Shropshire Star

Hospitals to change procedure after Shropshire journalist's death

The county’s hospitals are introducing a new protocol after the death of a respected Shropshire journalist.

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Mike Robinson

John Michael Robinson, known as Mike, died at Royal Shrewsbury Hospital on September 8.

The 65 year old from Oswestry had been diagnosed with oesophageal cancer and later had a feeding tube fitted through his abdomen into his bowel.

An inquest, which took place at Shirehall yesterday, heard the tube moved from its place in the bowel and the contents from the feeding tube went into Mr Robinson’s body, leading to sepsis and his death.

Recording a narrative conclusion John Ellery, coroner for Shropshire, Telford & Wrekin, said a failure to monitor the position of the tube had led to the Oswestry Cricket Club chairman's premature death.

He said: “Mr Robinson has died not because of cancer but from consequences following this surgical procedure.

“There was a failure to monitor its position and a failure to recognise that it had become displaced.

“The displacement of the tube led to Mr Robinson’s premature death because he would not have died when he did had the tube not been displaced and had the nutrients not gone outside his abdomen leading to sepsis from which he died.

“The trust is now in the process of putting in measures to monitors the placement past the installation of the feeding tube.”

Jon Lacy-Colson, consultant colorectal surgeon at Royal Shrewsbury Hospital, said he had no doubt that the tube was in the right place when the operation was being performed.

He said: “I have no doubt that it was in the bowel as it was done under direct vision.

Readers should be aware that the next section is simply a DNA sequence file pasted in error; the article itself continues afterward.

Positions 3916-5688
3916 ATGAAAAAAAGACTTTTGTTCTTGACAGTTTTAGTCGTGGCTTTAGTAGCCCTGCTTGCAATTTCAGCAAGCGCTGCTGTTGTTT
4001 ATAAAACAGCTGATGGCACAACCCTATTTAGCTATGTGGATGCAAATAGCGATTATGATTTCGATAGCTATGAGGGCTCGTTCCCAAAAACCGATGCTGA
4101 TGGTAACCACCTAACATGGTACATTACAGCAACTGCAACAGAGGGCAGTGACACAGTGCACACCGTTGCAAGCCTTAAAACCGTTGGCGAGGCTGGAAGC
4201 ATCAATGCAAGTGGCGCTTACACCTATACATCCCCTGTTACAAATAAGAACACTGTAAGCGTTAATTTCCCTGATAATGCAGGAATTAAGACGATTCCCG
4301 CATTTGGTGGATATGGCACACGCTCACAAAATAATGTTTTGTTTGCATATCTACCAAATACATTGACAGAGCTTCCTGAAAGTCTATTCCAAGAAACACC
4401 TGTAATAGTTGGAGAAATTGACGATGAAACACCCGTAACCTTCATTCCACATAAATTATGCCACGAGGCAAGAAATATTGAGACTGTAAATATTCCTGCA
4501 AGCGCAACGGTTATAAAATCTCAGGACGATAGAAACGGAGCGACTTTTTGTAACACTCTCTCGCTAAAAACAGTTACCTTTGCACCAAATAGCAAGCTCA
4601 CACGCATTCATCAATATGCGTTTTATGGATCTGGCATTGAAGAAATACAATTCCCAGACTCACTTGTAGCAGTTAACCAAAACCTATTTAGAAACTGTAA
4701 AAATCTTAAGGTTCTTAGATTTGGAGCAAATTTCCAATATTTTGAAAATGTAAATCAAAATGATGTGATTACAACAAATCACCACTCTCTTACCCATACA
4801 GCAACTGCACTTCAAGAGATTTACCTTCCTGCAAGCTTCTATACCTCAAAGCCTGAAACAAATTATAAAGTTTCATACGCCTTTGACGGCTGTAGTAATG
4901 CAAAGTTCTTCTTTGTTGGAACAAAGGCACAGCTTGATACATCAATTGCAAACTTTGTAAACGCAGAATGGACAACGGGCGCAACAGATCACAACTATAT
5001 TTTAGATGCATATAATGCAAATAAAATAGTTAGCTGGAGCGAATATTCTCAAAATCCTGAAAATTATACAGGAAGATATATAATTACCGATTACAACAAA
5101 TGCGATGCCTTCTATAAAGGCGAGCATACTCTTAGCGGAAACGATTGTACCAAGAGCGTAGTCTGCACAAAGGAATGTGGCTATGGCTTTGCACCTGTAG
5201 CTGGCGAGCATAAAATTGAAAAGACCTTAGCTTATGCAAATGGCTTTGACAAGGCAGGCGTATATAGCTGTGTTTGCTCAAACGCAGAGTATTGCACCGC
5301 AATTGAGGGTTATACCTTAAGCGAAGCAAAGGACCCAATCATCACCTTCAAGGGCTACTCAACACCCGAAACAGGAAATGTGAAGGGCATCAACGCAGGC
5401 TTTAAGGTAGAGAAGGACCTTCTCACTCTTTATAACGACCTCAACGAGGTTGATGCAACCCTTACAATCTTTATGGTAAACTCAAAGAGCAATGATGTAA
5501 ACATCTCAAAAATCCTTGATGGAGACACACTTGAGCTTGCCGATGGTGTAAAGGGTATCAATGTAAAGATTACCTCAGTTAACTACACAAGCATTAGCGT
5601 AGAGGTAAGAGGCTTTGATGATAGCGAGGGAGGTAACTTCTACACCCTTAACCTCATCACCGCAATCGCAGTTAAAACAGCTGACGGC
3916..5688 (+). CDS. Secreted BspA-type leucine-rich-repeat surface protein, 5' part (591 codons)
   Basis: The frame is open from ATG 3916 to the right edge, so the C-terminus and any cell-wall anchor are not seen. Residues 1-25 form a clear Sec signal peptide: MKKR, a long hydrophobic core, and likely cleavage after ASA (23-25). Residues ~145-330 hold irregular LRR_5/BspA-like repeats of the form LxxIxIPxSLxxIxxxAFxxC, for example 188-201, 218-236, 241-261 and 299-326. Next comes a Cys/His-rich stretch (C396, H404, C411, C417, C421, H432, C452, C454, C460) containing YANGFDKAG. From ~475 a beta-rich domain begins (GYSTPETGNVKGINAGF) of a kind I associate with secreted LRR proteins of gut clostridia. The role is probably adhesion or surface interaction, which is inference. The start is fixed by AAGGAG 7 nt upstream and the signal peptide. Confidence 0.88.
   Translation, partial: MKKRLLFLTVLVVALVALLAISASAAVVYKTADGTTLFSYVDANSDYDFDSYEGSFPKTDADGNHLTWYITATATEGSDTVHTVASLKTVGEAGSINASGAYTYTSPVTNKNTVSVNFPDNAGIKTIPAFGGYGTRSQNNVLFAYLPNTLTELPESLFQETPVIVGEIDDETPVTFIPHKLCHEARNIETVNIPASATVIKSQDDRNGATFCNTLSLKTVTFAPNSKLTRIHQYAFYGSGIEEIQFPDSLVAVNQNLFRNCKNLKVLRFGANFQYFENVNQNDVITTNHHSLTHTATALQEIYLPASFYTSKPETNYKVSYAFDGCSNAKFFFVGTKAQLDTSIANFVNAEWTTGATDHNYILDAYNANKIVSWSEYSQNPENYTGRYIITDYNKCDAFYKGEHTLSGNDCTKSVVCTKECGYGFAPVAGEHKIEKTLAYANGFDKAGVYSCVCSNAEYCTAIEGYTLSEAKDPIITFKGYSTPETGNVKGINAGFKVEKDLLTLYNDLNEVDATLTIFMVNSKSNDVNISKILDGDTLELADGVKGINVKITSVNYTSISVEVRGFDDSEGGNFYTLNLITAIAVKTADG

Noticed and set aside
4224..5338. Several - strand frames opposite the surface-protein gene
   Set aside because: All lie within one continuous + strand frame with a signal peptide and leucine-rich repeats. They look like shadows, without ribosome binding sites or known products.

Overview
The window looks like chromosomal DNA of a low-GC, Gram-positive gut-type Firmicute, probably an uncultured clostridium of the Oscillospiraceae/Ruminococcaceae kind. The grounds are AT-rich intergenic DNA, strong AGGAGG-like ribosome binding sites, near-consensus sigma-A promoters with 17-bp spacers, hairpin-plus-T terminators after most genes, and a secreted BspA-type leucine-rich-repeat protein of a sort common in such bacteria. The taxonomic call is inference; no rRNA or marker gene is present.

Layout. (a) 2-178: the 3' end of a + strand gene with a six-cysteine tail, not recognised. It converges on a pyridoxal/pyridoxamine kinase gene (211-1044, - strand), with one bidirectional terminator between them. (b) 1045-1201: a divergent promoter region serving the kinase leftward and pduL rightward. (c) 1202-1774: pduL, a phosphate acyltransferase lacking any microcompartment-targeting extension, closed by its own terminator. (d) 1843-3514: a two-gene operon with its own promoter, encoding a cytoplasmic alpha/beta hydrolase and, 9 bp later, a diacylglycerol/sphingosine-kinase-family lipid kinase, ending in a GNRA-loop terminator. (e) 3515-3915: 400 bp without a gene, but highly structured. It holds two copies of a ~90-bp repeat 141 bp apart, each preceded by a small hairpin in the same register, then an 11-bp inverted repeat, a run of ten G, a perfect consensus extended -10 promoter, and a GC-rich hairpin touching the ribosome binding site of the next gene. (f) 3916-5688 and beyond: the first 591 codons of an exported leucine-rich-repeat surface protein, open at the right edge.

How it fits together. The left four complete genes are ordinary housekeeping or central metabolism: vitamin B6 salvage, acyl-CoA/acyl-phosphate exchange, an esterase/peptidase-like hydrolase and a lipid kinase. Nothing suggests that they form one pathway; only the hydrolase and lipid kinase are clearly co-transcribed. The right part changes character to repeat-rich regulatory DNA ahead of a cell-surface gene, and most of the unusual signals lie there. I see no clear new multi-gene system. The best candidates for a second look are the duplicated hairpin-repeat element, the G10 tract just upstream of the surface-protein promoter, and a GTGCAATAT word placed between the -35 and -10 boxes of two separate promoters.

“Post mortem it had shortened and was outside the bowel.

“It relies on somebody checking and recording to make sure it was in place afterwards and we found no record that it was checked.

“The trust does not currently have a routine protocol, we feel moving forward it’s appropriate for us to have a routine protocol for staff to follow.

“It will now be monitored to make sure it hasn’t moved.”

The inquest also heard that Mr Robinson’s family had concerns over the speed of his diagnosis.

Manel Riera, consultant surgeon at the Royal Shrewsbury Hospital, was the endoscopist Mr Robinson was referred to on a routine basis by his GP.

Mr Riera said that Mr Robinson mentioned he had trouble swallowing some food.

Mr Riera said: “I found him to have a malignant legion in his oesophagus. I took numerous biopsies and upgraded it from routine to a cancer referral.

“The tubes leading to his lung were involved which made the tumour inoperable.

“Mr Robinson was made aware that the care was going to be palliative as it could not be cured.

Mr Riera added: “It only breaches national cancer waiting targets by nine days. This was the result of a necessary and appropriate delay.

“On balance he would still have advanced cancer unfortunately if he’d waited two weeks rather than a routine referral, I don’t believe this would’ve changed his outcome.”

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